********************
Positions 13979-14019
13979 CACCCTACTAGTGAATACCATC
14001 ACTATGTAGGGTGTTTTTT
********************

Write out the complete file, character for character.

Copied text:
Positions 13979-14019
13979 CACCCTACTAGTGAATACCATC
14001 ACTATGTAGGGTGTTTTTT